How gluten and candida cause leaky gut
How gluten and candida cause leaky gut
Tuesday, May 12, 2015 by: Michael Edwards
For many, gluten is difficult or impossible to properly digest. It takes an abundance of healthy bacteria to properly digest gluten. One of the many reasons our ancestors had less of a problem with digesting gluten than we do is that they used to use a probiotic culture that pre-digested the gluten proteins before they baked the bread. In addition, sugar consumption has been on the rise for decades, and there is a direct correlation with our increased sugar consumption and pretty much everything that’s wrong with our bodies. This increased sugar consumption feeds and increases Candida, disrupting the natural, beneficial flora in the gut.
When the gut is not healthy (flora is not balanced), gluten proteins harm the intestinal tract, causing irritation and inflammation. For those with the genetic predisposition to celiac disease, eating gluten, even with a healthy intestinal tract, causes some damage to the intestinal lining, which attracts Candida and causes other “non-beneficial” or “bad” microbes to flourish. As long as the diet for those with the predisposition remains healthy and the person does not often eat wheat, the intestinal tract can heal without any noticeable symptoms.
A protein found in Candida called HWP-1 is identical or highly homologous (nearly identical) to two gluten proteins, alpha gliadin and gamma-gliadin. These proteins are known to stimulate immune cell responses in people with celiac disease. In other words, Candida, the yeast responsible for oral thrush and vaginal infections (and so much more), contains the same protein sequence as wheat gluten,and therefore could trigger celiac disease.
Leaky Gut Syndrome
In a healthy gut, cells that make up the lining of the intestinal wall bind tightly together. Research has discovered that trace amounts of gluten can irritate these cells and deteriorate their bonds. This bond between intestinal cells on the cell walls prevents large food particles, undigested sugars, undigested proteins, and gut microbes (parasites, bacteria, fungi) from leaking into the blood. Candida overgrowth also deteriorates the intestinal wall. Candida grows filaments or tentacles that “drill” into the gut lining and grow into the gut wall.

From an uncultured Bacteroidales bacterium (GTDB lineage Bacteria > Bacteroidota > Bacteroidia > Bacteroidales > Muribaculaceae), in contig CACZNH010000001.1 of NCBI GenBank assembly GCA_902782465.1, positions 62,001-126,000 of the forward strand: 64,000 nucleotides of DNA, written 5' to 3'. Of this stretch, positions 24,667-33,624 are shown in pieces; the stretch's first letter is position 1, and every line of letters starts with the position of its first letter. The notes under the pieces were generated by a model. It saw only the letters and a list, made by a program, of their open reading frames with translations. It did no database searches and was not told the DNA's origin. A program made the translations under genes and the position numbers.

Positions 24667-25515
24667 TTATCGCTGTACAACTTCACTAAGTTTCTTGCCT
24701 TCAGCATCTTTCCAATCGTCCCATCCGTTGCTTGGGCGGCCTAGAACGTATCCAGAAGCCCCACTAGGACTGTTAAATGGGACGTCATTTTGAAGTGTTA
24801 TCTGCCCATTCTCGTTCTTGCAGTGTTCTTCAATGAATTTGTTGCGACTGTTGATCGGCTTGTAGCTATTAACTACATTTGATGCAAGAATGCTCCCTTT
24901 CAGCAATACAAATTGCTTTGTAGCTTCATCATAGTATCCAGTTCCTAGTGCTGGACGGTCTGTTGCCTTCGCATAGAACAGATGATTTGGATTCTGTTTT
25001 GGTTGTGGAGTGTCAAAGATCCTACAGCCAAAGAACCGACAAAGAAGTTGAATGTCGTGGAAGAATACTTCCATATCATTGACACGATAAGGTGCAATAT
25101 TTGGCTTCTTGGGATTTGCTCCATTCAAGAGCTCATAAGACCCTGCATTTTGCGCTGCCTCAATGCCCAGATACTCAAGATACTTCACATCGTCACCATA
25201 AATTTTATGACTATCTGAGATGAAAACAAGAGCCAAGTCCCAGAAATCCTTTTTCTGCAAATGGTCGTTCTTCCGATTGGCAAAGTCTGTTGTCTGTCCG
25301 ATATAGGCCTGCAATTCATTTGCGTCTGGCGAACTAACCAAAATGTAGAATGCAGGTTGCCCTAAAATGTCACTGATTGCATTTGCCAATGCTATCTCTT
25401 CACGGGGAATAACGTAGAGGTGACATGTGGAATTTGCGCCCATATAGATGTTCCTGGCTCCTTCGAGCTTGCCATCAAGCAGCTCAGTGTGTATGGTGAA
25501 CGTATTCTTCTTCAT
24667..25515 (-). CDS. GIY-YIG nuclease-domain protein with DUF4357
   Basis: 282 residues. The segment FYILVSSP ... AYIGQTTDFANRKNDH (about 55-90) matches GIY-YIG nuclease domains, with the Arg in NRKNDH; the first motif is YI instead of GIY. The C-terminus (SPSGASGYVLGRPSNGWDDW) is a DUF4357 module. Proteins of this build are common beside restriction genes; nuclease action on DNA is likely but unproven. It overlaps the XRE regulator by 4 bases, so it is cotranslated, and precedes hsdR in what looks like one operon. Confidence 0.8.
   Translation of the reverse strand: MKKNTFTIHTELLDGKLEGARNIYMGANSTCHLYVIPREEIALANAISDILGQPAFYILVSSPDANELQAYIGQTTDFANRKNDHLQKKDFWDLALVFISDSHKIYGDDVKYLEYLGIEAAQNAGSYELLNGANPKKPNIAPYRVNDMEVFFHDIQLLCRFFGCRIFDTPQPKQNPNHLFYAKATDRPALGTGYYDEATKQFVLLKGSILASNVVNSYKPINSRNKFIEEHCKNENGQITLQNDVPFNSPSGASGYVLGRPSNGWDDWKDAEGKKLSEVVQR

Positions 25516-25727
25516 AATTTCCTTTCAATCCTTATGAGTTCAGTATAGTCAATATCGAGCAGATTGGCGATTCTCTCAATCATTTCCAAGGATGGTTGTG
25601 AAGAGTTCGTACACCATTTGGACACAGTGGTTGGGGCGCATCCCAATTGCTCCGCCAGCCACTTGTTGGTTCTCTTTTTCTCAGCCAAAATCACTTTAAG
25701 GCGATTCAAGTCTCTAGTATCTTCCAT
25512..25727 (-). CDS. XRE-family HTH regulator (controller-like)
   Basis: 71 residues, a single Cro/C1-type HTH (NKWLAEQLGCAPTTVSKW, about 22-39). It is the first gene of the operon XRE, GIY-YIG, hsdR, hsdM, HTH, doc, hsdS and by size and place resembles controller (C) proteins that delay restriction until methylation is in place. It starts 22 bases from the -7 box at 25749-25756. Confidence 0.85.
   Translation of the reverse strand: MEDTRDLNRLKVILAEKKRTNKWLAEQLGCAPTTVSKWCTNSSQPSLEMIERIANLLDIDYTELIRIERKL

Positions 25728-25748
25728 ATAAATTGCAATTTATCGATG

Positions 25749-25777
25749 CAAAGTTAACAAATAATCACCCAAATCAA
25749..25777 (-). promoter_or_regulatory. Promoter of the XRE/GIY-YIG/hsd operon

When the intestinal wall is inflamed, intestinal villi become damaged or destroyed. These hair-like projections that protrude from the epithelial lining of the intestinal wall are the means for our bodies to absorb nutrients and fats. With fewer villi, the gut lining becomes very hospitable to Candida and will become irritated, dry, inflamed, and much more permeable than it’s meant to be. Increased permeability in the intestinal wall allows larger compounds called luminal antigens and commensal gut flora to penetrate the intestinal tissue, contributing to more inflammation. More inflammation leads to more permeability. Eventually, the walls that line the intestinal tract become permeable to the degree that undigested food particles and gut flora enter the bloodstream.
Gluten and Autoimmune Disease
For those with celiac disease and those who have developed immune system responses to gluten, an inflammatory response that damages the intestinal walls is created as soon as gluten enters the gut. The intestinal walls quickly become more permeable and the autoimmune damage occurs in other parts of the body. Current research shows that the production of antibodies in this response damages the central nervous system, specifically, the cerebellum, the posterior columns of the spinal cord, and the peripheral nerves.
The neurological symptoms of celiac disease can actually mimic the symptoms of multiple sclerosis to an extent that is imperceptible. The neurological conditions caused by celiac disease are known as gluten “ataxia.”
It’s been estimated that 10- 14% of those who suffer from celiac disease also suffer from hypothyroidism, but the correlation is sure to be much higher due to the fact that both hypothyroidism and celiac disease often go undiagnosed. Many doctors ignore the warning signs and don’t even understand the diseases well enough, but even still, the testing for both of these diseases leaves much to be desired.
Researchers and health practitioners are now making the connections between gluten, Candida, leaky gut syndrome, and dozens of autoimmune diseases.
Although digestive complaints are the first and most recognized symptoms of celiac disease, a study found that 87% of those diagnosed with celiac disease claimed they had no gastrointestinal complaints. Perhaps they did not, or perhaps they are so accustomed to a digestive system that does not work properly, they don’t recognize the symptoms. Patients who test positive for leaky gut syndrome may not complain of digestive issues, either.
If you are suffering from an autoimmune disease, any chronic disease, frequent infections, or a weak immune system, chances are you are suffering from a leaky gut whether or not you experience digestive disturbances. So focus on the gut. Since 80% of the immune system is in the gut, this alone makes gut health a priority. Once the gut is healed, the rest of the body can heal as well. This article is an excerpt from Gluten, Candida, Leaky Gut Syndrome, and Autoimmune Diseases. See the first source below for the full article, and also check out Mercury Fillings, Root Canals, Cavitations – What You Need To Know and Understand Hypothyroidism – Prevention and Natural Remedies.
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Nutritional Medicine – A Textbookby Alan R. Gaby, M.D.